The new true value of Southwest points

Recently, Southwest devalued their rewards program a bit by increasing the number of points required for “Wanna Get Away” fares.  They used to charge 60 points per dollar for these fares, but now they charge 70. 

SouthwestPointsRequired

On the surface, it looks like Southwest reduced the value of their points from 1.67 cents per point to 1.43 cents per point.  However, as I’ve shown before, calculating the value of Southwest points is not as straightforward as it seems.  With each fare, there are taxes and fees that are not part of Southwest’s award calculation.  In other words, the points required for an award flight are less than you would expect based on the overall fare.  Of the taxes and fees included in a paid fare, only the TSA security fee is charged on awards.  The result is that the value you get from Southwest points is higher than the value that can be calculated directly from the awards points per dollar chart (shown above).

Southwest offers three fare levels, named “Wanna Get Away”, “Anytime”, and “Business Select”.  Each of these fare levels has a different point cost for award flights.  If you book an award seat at the Wanna Get Away level, you’ll pay 70 points per dollar.  Anytime awards cost 100 points per dollar.  And, Business Select awards cost 120 points per dollar.  If not for the taxes and fees issue I described above, this would lead to the following valuations:

  • Wanna Get Away: 1.43 cents per point
  • Anytime: 1 cent per point
  • Business Select: .83 cents per point

Observed Valuations

In order to find out the true value of points (with taxes included in the calculations), I ran dozens of flight searches and recorded the paid prices and award prices within each fare level.  For each flight and fare level, I calculated the point value as follows: (paid fare – award fees) / points.  Since results varied a bit from flight to flight, I then computed the minimum and maximum point value for each fare level.  Here were the results:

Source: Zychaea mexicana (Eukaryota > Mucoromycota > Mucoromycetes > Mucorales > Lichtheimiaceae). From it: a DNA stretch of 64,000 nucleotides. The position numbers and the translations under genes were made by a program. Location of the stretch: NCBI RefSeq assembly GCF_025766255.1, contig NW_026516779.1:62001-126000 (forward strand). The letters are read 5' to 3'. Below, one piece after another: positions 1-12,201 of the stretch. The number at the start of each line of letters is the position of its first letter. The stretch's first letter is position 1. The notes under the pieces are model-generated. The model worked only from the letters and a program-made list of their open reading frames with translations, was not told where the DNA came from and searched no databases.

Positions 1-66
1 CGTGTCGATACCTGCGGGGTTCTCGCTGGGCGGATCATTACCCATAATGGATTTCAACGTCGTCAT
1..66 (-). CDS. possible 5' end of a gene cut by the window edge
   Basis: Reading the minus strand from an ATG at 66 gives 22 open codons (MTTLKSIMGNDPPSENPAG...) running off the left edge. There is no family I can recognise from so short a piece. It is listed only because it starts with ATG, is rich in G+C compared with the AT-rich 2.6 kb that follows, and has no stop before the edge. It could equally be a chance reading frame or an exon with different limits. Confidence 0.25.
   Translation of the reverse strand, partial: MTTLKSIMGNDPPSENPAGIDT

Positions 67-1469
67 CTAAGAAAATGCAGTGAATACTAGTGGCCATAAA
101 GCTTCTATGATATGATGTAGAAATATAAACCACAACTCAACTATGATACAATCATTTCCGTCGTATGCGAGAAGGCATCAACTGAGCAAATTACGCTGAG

• Wanna Get Away: Between 1.61 and 1.69 cents per point
  • Anytime: Between 1.11 and 1.13 cents per point
  • Business Select: Between .92 and .94 cents per point

Enhanced Valuations

If all you care about is the cost avoided for a particular flight by using points, then the valuations presented above should work well for you.  However, the analysis above doesn’t consider the fact that points would be earned on paid flights but not on award flights.  So, using the same data as above, I recalculated point values with a new formula that takes the loss of point-earnings into account.  Specifically, I counted the points lost by not paying for a flight as part of the overall point cost for an award.  That might seem strange, but consider this example: One flight I looked at cost $237 and would have earned 1200 points.  The alternative was to redeem 14000 points and $5 for the award.  The person who pays for the flight ends up 15,200 points richer and $232 poorer than if he or she had booked the award.  So, we can calculate the point value, in this example, as $232 / 15,200 = 1.53 cents per point.

With this enhanced valuation method, I found the following point values:

  • Wanna Get Away: Between 1.48 and 1.56 cents per point
  • Anytime: Between 1.01 and 1.03 cents per point
  • Business Select: Between .84 and .85 cents per point

Personally, I think that this second method provides more accurate estimates of Southwest point redemption values.  We can simplify a bit, by taking the average (mean) value I found (rather than the min and max):

  • Wanna Get Away: 1.53 cents per point
  • Anytime: 1.01 cents per point
  • Business Select: .84 cents per point

The irony of these results is that, with the exception of Wanna Get Away fares, we end up with almost the exact same valuations that we started with when doing straight-up calculations based on points per dollar.  That said, the best value of Southwest points is clearly to use them for Wanna Get Away fares.  For those fares, 1.53 cents per point is a better estimate of value than 1.43.